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The popularity of electric bikes shows no signs of slowing down, as more of us experience the joys of electric-powered pedalling. E-bikes come fitted with an electric motor and battery pack for power, but the rest of the bike is reassuringly familiar – which is why they’re relatively easy to maintain and repair.
Keep your e-bike clean!
Electric bikes, like all bikes, get dirty – but if left, this dirt, dust and grime can affect the crucial components on your bike, which can lead to breakdowns. You should give your electric bike a wipe down after every ride, taking care to remove any excess mud and muck from the motor and battery.
Every few weeks you should give the bike a proper clean with a dedicated bike cleaner and degreaser. While the motors and batteries fitted to electric bike are water-resistant – essential in our climate – you should remove the battery before you wash the bike. Use a bucket and bike cleaning tools and leave your pressure washer for your car or decking, as high-pressure water can find its way into important areas of your bike, like the bearings.
Wipe the bike down with a towel or cloth to remove any residual moisture, taking special care to ensure no water comes into contact with the battery or terminals. Use special bike lube and apply it to the moving parts of your bike, such as the chain, front and rear mechs.
Electric bikes use motors and batteries, but at their core, they’re good old fashioned pedal cycles, which makes them simple to work on. We explore the more complicated area of batteries and motors below, but learning a bit of basic bike maintenance is a must.
Before every ride you should give your electric bike a once over, checking the tyres are inflated, the gears index properly, and the whole thing runs smoothly and without a squeak. Electric bikes are deceptively quick with the battery powered motor adding an impressive kick to each pedal stroke, so always check your front and rear brakes are working, providing progressive stopping power – which means the more you pull, the harder they brake.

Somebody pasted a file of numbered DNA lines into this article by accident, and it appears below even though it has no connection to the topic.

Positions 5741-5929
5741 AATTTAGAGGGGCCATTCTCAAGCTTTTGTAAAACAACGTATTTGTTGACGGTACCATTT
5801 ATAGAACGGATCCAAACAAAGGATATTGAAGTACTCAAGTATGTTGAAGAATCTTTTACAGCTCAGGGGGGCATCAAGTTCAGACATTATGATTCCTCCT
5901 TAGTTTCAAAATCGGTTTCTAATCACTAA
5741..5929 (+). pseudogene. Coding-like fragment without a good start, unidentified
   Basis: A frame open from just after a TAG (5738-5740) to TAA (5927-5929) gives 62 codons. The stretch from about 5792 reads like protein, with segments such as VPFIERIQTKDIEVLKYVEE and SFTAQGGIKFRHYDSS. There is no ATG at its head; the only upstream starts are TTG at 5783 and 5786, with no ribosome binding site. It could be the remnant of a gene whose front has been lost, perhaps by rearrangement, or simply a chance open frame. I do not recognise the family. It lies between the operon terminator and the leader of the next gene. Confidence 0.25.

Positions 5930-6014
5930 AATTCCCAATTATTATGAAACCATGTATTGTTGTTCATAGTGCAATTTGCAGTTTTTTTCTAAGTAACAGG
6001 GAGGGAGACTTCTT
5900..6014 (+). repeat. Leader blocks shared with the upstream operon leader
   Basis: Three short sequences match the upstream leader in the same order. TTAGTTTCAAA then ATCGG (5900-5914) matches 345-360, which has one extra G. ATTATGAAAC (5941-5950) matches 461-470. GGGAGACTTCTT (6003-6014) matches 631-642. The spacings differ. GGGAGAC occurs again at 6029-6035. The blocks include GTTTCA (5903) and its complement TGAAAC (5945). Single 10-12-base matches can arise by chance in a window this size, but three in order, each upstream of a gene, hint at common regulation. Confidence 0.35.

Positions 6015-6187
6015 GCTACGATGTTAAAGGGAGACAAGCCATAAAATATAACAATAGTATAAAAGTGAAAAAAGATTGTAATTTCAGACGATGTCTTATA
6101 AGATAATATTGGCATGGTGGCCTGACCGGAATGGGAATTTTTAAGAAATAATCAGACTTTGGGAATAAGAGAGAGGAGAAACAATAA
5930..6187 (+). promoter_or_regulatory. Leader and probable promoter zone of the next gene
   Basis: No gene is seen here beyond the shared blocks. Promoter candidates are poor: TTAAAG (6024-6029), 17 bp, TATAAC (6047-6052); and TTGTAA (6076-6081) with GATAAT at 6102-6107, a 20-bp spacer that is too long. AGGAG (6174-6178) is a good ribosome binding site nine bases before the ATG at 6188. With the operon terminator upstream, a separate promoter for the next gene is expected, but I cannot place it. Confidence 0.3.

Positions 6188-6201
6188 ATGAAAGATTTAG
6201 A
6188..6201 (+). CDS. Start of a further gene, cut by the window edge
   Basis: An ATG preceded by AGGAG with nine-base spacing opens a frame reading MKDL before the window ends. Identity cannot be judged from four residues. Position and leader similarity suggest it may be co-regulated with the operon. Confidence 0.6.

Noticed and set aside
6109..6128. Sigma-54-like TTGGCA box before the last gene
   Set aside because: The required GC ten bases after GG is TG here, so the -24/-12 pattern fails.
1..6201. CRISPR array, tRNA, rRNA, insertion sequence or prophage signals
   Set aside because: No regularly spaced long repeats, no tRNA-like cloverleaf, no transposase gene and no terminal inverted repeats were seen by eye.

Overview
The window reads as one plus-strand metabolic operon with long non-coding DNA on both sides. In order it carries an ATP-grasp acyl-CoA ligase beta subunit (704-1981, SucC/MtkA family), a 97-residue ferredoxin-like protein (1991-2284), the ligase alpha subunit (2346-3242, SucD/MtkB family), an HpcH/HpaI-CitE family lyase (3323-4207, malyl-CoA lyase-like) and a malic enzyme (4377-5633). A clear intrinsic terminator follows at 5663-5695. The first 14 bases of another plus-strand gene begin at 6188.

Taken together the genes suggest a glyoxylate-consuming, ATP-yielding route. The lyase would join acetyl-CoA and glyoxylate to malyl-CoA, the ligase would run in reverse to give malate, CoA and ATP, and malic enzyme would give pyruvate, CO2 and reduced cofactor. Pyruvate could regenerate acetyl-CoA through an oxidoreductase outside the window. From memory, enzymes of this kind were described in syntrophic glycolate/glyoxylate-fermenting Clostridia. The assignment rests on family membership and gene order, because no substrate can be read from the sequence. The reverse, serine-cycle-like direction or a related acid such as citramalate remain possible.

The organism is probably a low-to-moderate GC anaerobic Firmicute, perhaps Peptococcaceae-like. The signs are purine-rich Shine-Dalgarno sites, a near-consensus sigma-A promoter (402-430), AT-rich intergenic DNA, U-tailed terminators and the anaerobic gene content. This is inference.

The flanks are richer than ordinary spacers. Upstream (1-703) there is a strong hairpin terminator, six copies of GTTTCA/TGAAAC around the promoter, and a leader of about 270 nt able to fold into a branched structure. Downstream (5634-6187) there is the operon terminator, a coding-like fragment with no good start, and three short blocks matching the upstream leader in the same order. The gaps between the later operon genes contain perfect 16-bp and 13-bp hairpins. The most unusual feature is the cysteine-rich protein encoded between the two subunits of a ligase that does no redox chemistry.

Electric bike battery charging
Without a charge in your battery, your bike is going nowhere. Keeping your e-bike battery topped up isn’t just about having power when you need it, it’s about maintaining the condition of the battery – and extending its lifespan. The first complete charge of your battery will take around 24 hours, with subsequent top-ups taking between 3 – 8 hours.
Only ever use the charger that came with your bike, or an approved replacement. Cheap chargers can be dangerous, and using the wrong charger for your battery could cause severe damage to the battery and increase the risk of fire.
You should remove the battery from your bike and charge it indoors. Regularly exhausting lithium-ion batteries can speed up their deterioration. Instead of using your battery up each time, recharge it after every use, and it will stay healthier for longer. We recommend that you ensure your battery charge doesn’t fall below 25% before it’s recharged. If you’re cycling to work or are heading out for a longer ride, pack the charger in your bag or leave a spare at your desk.
It’s important that you leave your bike battery for at least 15 minutes after charging before fitting it back on to your bike.
Electric bike battery care
Electric bike batteries are sealed units, which means they need no special care and attention – aside from regular charging. The lithium-ion batteries used to provide e-bike power are safe and can last for many hundreds of charges, but they are vulnerable to some issues that all e-bike owners must be aware of.
Over time, the capacity of your battery will reduce, meaning it won’t last as long as it did when it was new. Lithium-ion batteries are also susceptible to extremes of temperatures, both hot and cold. If you use your battery in freezing cold temperatures or during scorching days, performance can be impaired. For this reason, if possible, you should store your bike (or at least its battery) inside where the temperature remains more stable than a garage or shed.
This reduction in available power can pose a risk if you are cycling for long distances and rely on battery power to get you home. Our tips below on how to maximise your battery range can help, but you may want to consider replacing your battery or even carrying a spare if it consistently fails to hold a charge.
Maximise your electric bike battery range
It’s true that the larger the battery in your e-bike, the longer it will last, but careful use and care can see you eke out extra performance from your battery and motor, maximising your cycling range.
The first thing to be aware of is the mode that you’re using. Most battery-powered bikes have a variety of modes, including turbo, tour and eco modes. Turbo – as the name suggests – will get you there as quickly as possible, but will use the most energy. Eco mode provides less support but uses less power.
The heavier the load, the harder the motor will have to work and the more power it will use up– so to maximise your bikes range cut down on the non-essentials. Under-inflated tyres can create drag on the road, which is inefficient, taking more effort from the rider and the motor to make progress. A well maintained, properly lubricated and efficiently set up bike will be most efficient.
If you’re considering an e-bike, check out the electric bike buyers guide, which is packed full of information and advice to help you select the right one.